I was reading the blog piece Sandra Bullock, black women have been fearing for our sons for centuries! by the Kinfolk Kollective. I was once again moved by LaSha’s passionate expression of what “other people” go through everyday. Honestly I encourage anyone reading this to read her piece first.
The following is my reply.
LaSha I wish I could look you in the eyes and honestly tell you that you’re wrong, that you’re too cynical and the world and our country is a much better place; but the truth is… I can’t. You articulated your collective existence better than anyone I’ve heard or read to date.
I was born the year Stokely Carmichael coined the phrase “black power”, two years before I would have been legally allowed to marry my ex-husband, three years to the day before the Stonewall Inn raid and subsequent riot. And while I am a white female, my mother growing up mostly in Texas, made sure that I was versed in the reality of our nation and it’s citizens.
This is something I have made a point of instilling to my daughter (also white), the kid who was the only white kid at daycare that would come home crying because she couldn’t have pink lotion and pretty beads in her hair.
Her first introduction that hit home was when Nickelodeon started running PSAs about tolerance and racial differences, because she’d never seen other humans as anything other than human before that moment. She was six. She didn’t grasp the depth of it until after I remarried and she was referring to her Afro-Cuban stepfather as Daddy, since he was the only one she’d ever known.
For a while, he worked at a large retail store and every time we’d shop there, the old white guy at the door would stop us to inspect our receipt while my husband made booming comments about the racist at the door and his behavior.
Finally, my daughter and I shopped at that store by ourselves, that same guy was working the door and this time he waved us through with a smile before returning to his usual scowl to stop the black customers behind us. It was at that moment my heart completely broke as she looked at me with tears in her eyes and said “Oh my god, Daddy was right.”
LaSha I also would like to commend you for highlighting and articulating the difference between having issues with the situation and having a personal connection to them. That is a huge distinction and one that is rarely pointed out.
I became pregnant during the course of my marriage and after the initial shock of finding out that I was pregnant on my daughter’s 16th birthday wore off, panic of all that you’ve described immediately set in. The realization of the world that my second child would live in compared to their older sister was very overwhelming and I fixated on the fact that someday someone would refer to my child with the N-word, was for lack of a better word – horrific.
Just having loyalty to black friends (and the human race) made me want to bludgeon people and tear out their throats for using that word, now this would be directed at my child. When I heard a fellow employee use the word, in earshot of customers, I demanded that she be terminated. Instead I was informed that the white district manager had decided that I “wasn’t entitled or allowed to be offended by that word – because you’re white”.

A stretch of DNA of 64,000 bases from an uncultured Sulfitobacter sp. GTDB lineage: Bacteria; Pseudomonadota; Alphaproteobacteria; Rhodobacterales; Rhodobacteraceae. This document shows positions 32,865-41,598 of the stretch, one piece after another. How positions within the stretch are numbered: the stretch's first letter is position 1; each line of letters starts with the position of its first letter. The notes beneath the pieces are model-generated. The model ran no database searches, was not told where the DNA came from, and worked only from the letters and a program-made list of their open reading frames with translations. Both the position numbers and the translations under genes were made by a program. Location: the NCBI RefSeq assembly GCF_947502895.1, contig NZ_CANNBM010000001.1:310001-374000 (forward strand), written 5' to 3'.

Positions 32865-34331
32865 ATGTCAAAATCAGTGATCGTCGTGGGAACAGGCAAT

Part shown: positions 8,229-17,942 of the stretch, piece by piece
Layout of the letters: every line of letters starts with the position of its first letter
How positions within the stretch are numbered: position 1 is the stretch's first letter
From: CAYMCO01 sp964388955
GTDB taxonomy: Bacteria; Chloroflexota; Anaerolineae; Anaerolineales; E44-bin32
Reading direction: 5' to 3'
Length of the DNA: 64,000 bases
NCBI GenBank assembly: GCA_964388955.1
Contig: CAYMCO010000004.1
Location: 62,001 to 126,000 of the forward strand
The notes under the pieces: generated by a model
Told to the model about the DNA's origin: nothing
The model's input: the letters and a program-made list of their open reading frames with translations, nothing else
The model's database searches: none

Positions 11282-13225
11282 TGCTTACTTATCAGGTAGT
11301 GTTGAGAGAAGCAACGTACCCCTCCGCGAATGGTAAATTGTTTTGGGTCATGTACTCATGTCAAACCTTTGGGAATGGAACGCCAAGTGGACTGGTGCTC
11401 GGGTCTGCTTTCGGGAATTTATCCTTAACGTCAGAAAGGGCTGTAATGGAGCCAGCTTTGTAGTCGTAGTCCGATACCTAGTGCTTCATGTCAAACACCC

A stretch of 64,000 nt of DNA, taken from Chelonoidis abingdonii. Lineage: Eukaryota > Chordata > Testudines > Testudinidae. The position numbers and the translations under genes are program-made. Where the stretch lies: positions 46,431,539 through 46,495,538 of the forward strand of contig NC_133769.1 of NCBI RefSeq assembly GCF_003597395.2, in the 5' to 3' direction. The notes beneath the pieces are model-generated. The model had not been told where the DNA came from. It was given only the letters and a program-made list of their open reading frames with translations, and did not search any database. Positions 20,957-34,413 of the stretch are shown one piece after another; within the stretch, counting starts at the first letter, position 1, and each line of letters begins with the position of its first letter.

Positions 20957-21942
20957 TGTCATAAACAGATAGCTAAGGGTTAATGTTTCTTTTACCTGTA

It’s my opinion that the world should be taught to be offended by that word because of the history and hate it represents. To be told that I’m not entitled to be offended because of my skin color (much less without knowing my personal attachments), to me was reprehensible. I quit my job after 9 years with that company.
Sadly my pregnancy did not have a happy ending. A few months later, still grieving, my old neighbor called me after my overnight shift asking for an emergency favor. Her father had passed and the only pants that she could wear to the funeral needed to be hemmed because they were 4 inches too long. I offered a half-assed job, nothing more, not feeling particularly motivated since she only called when she needed something but willing to do so because of why it was necessary.
As I was working on the stitching, she sat next to my husband who was laying on the couch watching tv (he had just finished an overnight shift as well) and my daughter sitting next to me and assisting. The former neighbor was blathering on about her family gossip while I struggled to focus on the stitching as my eyes were rolling up into my head. She gets to the story about her white niece calling her black stepfather (also one of the few decent people in the family) by that word. I immediately had to clench to contain myself. I commented that the niece had a lot of nerve when she’s the N-word of the group, only for her to reply – “no, she’s not black”. ?!?!?
We’re done, get out.
The realization that my biggest fear had come to life even though my baby didn’t was too much for me to handle. To know that my child would never get to know me or his father or his sister or even have a name.. but was given one that day based on the increased melanin he would have in his skin… was far too much for me to bear when I was still grieving my loss. That’s not to say it sits any better now 8 years later, it still twists my guts in a knot, but you’re right, now it’s personal and will be to the end of my days.
So while I’ve been a staunch support of the civil rights movement as well as a part of it, not only being female but LGBTQ as well, the fight and the contemptible actions hurt even more and cut much deeper than they used to. Sadly I don’t think we’ll ever see all the changes that need to take place until everyone is affected by it personally.